More than two dozen UN personnel were killed in 2005 – Staff Union

New York staffers march in memory of slain colleagues

5 January 2006 – Fatal attacks against United Nations civilian and military personnel stationed around the globe more than doubled last year compared to 2004 as 32 people were killed in incidents that ranged from bombings in Kosovo to ambushes by gunfire in the Democratic Republic of the Congo (DRC), the world body's Staff Union said today.

The UN employees that died from malicious attacks last year comprised nine civilians, two policemen, one security guard and 20 peacekeepers, it said. That number was up from at least 15 United Nations employees – seven peacekeepers and eight civilians – killed in 2004.

“These incidents once again serve as a tragic reminder of the innumerable risks undertaken daily by United Nations staff across the globe,” said Guy Candusso, First Vice-President of the Staff Union. “These were only the most visible attacks against United Nations personnel working in many dangerous and hostile environments around the world.”

Rosemarie Waters, the Staff Union President, called on Member States to prosecute the perpetrators of the attacks. “This demonstrates the need to end the current situation of impunity, with too few perpetrators brought before the law,” she said.

Last year, one of the most treacherous places for the UN was DRC, where 13 staffers were killed. It was also the site of one of the bloodiest attacks that produced the largest number of fatalities among the world body's personnel when unidentified militia members ambushed and murdered nine Bangladeshi peacekeepers in the country's eastern Ituri district in late February of last year. The blue helmets, who had been trying to protect a camp for internally displaced persons from harassment by local militias, lost their lives in the worst-ever attack against the UN Organization Mission in the Democratic Republic of the Congo (MONUC).

Four other peacekeepers died throughout the year in separate attacks in the troubled African nation, including the last fatality of the year - which occurred when a MONUC peacekeeper from India was killed on Christmas Day.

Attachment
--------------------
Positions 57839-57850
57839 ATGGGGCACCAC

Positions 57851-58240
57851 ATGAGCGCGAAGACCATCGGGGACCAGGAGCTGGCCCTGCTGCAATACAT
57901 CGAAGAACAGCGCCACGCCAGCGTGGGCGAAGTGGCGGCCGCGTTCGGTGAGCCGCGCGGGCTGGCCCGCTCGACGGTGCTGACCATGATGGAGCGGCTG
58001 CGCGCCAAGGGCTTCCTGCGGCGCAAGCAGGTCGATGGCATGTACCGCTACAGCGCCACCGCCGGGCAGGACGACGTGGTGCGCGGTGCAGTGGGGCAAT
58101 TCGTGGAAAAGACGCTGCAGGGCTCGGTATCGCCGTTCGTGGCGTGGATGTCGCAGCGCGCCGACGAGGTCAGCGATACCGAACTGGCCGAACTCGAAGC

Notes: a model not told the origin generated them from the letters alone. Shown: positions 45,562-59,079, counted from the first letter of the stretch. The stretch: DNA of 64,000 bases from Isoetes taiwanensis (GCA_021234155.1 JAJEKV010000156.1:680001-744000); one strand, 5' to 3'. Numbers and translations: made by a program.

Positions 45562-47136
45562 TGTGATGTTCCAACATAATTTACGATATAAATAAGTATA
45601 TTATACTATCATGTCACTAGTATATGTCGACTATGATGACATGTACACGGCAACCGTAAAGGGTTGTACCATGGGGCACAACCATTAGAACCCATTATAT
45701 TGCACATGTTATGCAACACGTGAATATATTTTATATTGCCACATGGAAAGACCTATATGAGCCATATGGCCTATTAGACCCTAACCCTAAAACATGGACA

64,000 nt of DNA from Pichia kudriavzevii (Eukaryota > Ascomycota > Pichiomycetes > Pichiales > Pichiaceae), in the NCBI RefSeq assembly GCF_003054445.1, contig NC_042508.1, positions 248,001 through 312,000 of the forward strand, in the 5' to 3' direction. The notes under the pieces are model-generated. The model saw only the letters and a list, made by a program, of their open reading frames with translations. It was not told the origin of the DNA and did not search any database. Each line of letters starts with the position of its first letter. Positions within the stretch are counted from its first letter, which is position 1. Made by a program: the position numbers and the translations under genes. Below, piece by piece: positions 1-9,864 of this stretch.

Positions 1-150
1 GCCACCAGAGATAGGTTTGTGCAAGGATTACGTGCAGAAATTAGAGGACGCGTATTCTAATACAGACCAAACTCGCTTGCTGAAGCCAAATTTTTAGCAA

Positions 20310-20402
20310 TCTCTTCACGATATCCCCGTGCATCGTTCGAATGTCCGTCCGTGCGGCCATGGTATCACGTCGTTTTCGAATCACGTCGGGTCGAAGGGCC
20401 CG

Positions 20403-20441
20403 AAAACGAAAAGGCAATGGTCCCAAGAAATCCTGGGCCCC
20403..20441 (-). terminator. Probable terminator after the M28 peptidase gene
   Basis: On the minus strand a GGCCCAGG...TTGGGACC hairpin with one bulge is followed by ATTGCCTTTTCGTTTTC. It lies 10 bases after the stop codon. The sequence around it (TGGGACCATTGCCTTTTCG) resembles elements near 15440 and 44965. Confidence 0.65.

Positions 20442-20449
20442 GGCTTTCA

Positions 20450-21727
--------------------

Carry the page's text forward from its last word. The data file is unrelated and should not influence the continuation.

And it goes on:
Haiti turned out to be another hazardous locale for UN personnel as six people met violent deaths. Two peacekeepers working with the UN Stabilization Mission in Haiti (MINUSTAH) were killed on 20 March 2005 in two separate incidents while the year came to a close when the driver of a vehicle carrying two UN policemen died after being shot by unidentified gunmen.

Three days later, a MINUSTAH peacekeeper died after being shot in the head as his armoured vehicle was attacked in the Cité Soleil neighborhood of Port-au-Prince, one of Haiti's most dangerous areas.

Civilians also became victims of violence; the first fatality of the year occurred when a staff member of the UN Children's Fund (UNICEF) died of gunshot wounds in Nairobi on 4 January.

Six days later, a staff member of the African Regional office of the World Health Organization (WHO) died as a result of a knife attack in her car in Harare, Zimbabwe, It was the first murder of a UN staff member in that country.

Later that month, a Nigerian police offer who served with the UN Interim Administration Mission in Kosovo (UNMIK) was killed in a bomb explosion as he drove to his work at the Pritzen Regional Police Headquarters in Kosovo.

The incidents were gathered by the Staff Council Standing Committee on the Security and Independence of the International Civil Service, which is part of the Staff Union.

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